• There's a scene in this movie where Kelly makes Candy, the madame, eat $25 she'd offered to a local girl to get her to work in her brothel. Whacks her in the head with that deadly purse from the first scene, and shoves it in her mouth; leaves her with a mouth full of bills. (Her line is, "Ten. Ten. And five! Now you stay away from Bunny!") I'm going to steal that idea; I'm amazed I haven't seen it in more movies. Especially given the number of Se7en rip-offs that pride themselves on creative revenge. Anyway, in this movie, it works like gangbusters.

The next movie I'll be seeing is Shock Corridor, also by Samuel Fuller. He's insane! I can't wait.

1This song is actually referred to by any number of names. It's been called "The Little Child (Mon Enfant)," "The Little Boy and the Old Man," "Mommy Dear," "Daddy Dear"... and so on. Best reference ever: Tony Danza apparently had his daughter record a version, and then told Pat Sajak about it. See, the more I try to learn about The Naked Kiss, the deeper down the rabbit hole I go. To find out more, go here (the Who's The Boss Resource page, of course!) and search for "Bluebird." Googling monkeys forever!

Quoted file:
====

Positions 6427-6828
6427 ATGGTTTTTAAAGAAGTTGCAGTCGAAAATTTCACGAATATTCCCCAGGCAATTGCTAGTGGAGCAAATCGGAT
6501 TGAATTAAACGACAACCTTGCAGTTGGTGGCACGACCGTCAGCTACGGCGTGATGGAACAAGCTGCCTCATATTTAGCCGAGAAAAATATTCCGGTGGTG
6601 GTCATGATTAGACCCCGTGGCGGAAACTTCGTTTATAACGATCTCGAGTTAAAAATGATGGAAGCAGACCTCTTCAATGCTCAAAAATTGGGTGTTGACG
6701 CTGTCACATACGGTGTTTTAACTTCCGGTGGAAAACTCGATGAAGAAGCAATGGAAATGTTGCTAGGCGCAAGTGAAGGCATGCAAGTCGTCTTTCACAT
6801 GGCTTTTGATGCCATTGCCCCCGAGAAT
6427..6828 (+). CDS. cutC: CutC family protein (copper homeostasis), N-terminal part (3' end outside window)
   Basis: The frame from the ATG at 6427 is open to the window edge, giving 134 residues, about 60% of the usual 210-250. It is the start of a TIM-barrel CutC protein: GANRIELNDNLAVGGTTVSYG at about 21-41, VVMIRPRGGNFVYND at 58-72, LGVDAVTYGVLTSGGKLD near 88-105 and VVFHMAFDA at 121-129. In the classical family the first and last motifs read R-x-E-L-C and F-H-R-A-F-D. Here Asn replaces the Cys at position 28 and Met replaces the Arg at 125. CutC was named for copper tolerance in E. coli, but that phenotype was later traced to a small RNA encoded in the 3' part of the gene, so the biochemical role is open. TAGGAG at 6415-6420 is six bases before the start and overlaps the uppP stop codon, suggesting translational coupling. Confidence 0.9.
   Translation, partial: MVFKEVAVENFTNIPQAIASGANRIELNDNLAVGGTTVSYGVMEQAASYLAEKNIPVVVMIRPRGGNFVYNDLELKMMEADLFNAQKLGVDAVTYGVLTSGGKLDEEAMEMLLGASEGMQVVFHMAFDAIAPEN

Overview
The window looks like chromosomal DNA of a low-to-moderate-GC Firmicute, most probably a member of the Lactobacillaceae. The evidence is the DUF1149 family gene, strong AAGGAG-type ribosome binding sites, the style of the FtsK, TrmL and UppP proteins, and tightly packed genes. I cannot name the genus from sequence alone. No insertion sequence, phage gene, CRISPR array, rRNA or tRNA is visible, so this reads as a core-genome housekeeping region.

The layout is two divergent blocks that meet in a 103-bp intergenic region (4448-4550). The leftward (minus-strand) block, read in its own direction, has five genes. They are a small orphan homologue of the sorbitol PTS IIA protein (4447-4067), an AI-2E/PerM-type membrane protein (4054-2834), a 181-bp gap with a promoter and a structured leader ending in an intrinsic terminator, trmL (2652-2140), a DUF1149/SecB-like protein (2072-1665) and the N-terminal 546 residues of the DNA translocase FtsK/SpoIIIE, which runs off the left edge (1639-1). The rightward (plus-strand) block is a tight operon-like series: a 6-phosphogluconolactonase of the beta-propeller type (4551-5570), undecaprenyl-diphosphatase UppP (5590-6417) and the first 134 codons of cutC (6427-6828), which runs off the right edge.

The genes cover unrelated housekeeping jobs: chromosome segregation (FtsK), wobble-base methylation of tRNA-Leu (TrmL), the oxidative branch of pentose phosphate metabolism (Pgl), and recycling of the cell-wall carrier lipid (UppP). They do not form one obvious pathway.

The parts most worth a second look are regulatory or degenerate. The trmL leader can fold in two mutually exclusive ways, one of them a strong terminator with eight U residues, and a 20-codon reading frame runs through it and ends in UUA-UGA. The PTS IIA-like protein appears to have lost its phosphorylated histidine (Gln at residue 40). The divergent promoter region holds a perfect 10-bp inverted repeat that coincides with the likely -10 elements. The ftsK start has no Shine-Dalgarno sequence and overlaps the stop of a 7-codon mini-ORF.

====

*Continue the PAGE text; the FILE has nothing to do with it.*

Wednesday, February 09, 2005

#8: The Killer

The Killer, 1989, written and directed by John Woo.

On his commentary track for The Killer, John Woo explains several times that he is a devout Christian who believes that man should live in peace and harmony. Peace and harmony seem to be something of a problem for his characters, inasmuch as they can't stop shooting at each other. Well, actually, they do stop shooting each other, when it's time to join forces and slaughter anonymous henchmen by the score. I didn't try to keep a body count in this movie but it's easily over one hundred (the IMDB has it at 120). And these aren't implied deaths, they're squib exploading, body-jerking, blood-splattering-on-the-wall carnage. I don't want to question Mr. Woo's faith or optimism, but you sure wouldn't infer it from watching The Killer.

Chow Yun-Fat stars in The Killer as an assassin who mistakenly blinds a nightclub singer while on a hit. He feels guilty about it and sort of adopts her (she can't see him, so she doesn't know he's the man who blinded her). Hilarity ensues. No, wait. Carnage ensues: Chow Yun-Fat takes one contract too many, and is double-crossed by his manager, who is a retired hitman himself. On the run from the police and his former employers, Chow Yun-Fat stays alive the only way he knows how: by shooting lots and lots and lots of anonymous henchmen.